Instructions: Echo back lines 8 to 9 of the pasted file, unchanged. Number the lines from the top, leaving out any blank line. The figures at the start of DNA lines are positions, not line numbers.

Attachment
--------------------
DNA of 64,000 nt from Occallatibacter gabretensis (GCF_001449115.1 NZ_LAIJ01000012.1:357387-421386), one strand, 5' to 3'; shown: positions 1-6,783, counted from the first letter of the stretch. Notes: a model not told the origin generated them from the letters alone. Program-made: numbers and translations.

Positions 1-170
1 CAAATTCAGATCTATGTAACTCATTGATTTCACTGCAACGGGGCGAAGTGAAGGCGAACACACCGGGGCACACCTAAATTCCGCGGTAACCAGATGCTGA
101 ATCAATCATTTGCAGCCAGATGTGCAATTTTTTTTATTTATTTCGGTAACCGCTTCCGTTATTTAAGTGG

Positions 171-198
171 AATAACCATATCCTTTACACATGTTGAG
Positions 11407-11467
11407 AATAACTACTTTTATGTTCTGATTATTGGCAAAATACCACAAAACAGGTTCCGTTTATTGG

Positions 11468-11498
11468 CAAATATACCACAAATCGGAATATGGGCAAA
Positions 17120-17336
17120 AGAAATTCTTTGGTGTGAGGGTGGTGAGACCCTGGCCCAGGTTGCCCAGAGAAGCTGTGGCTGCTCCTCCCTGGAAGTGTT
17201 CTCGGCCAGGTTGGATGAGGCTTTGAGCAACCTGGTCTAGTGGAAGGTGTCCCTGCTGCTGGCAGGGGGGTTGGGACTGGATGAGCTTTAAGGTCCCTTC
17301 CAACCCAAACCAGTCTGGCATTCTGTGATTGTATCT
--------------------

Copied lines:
11407 AATAACTACTTTTATGTTCTGATTATTGGCAAAATACCACAAAACAGGTTCCGTTTATTGG

Positions 11468-11498